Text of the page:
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Rachael Reynolds

Partner, Global Head of Dispute Resolution  |  Ogier
JURISDICTION

Cayman Islands
England and Wales (non-practising)

TOP 3 AREAS OF EXPERTISE

Administration of estates and trusts
Dispute resolution

Enhanced Q&A

What has been the highlight of your practice over the past 12 months?

Acting as a trusted adviser to a prominent HNW and finding a solution to an issue which had been unresolved for a decade.

What advice would you give rising stars/new lawyers in the private client world?

Lean in and offer your view - you have something valuable to offer.

What is your favourite quote?

"The only way to do great work is to love what you do," Steve Jobs.

Where have you seen growth in your practice over the last year?

We have had an exceptionally busy year in trusts and estates disputes, with a number of cases coming before the Cayman courts which have involved the courts considering for the first time particular legislative provisions, and giving important and precedent-setting guidance to trustees facing attack from third parties, other jurisdictions or their own beneficiaries (including cases concerning the court's jurisdiction to reform STAR trusts, the test for the removal of executors, consideration of when the Cayman court has exclusive jurisdiction over Cayman trusts, and the public policy considerations in the context of enforcement of foreign decisions concerning Cayman trusts).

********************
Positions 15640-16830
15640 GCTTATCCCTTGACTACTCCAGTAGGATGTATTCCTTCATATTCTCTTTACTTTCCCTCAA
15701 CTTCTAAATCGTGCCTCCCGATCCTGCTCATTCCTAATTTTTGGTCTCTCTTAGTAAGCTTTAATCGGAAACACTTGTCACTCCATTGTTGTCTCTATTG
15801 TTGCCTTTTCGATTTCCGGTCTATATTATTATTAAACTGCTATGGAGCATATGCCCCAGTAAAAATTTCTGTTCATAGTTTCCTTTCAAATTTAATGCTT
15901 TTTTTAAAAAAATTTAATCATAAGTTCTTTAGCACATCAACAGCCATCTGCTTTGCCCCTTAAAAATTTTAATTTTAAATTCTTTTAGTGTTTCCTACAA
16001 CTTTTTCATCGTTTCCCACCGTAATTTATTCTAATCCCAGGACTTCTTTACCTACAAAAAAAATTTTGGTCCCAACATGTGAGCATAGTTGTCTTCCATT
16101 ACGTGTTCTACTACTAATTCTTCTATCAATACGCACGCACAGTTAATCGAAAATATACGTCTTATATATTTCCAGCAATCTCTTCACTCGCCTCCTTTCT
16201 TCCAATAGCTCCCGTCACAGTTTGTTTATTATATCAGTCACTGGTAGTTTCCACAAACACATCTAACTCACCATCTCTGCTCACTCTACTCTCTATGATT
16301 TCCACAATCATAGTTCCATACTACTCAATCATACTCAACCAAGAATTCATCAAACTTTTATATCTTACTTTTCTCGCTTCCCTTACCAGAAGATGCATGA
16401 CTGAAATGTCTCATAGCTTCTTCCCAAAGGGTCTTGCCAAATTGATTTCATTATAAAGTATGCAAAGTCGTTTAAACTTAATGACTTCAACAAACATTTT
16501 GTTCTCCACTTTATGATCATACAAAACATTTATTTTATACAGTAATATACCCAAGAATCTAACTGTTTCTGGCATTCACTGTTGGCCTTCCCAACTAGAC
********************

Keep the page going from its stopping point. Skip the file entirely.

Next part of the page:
What do you think will be the biggest three challenges in your practice for the next 12 months?

● The constantly changing regulatory landscape and compliance fatigue is a significant challenge for our clients. The need to keep abreast of all relevant directives and obligations is leading to a large amount of innocent non-compliance with serious consequences.
● The universal level of uncertainty and the dramatic economic effects of the pandemic is leading to the need for clients to rethink well established business models and strategies, and is leading to increased litigation as our clients are facing increasing scrutiny of their management of assets. Whilst that is good for the litigators amongst us, it is a continuing stress point for our clients who are facing unprecedented pressure and levels of uncertainty.
● Virtual meetings work very well for the most part, and Cayman practitioners are well used to working on a day to day basis with clients in all parts of the world and with all time zones - but there are certain circumstances where there is no substitute for face to face meetings, particularly where contentious and sensitive issues need to be discussed and resolved, or where capacity is an issue. The inability to meet is a challenge we are all resigned to dealing with for months to come but we very much look forward to the time we can see our clients in person again.

What are three top tips for dealing with your clients remotely?

1. Where possible, make time for a video conference rather than just relying on a call or an email. I have found many clients appreciate, and are more comfortable with, a face to face discussion. Speaking by video goes some small way to compensate for being unable to meet in person.
2. Make the most of the technology that is available – whether that is secure document sharing on data rooms, utilising electronic signatures or having virtual meetings on screen.
3. Unmute!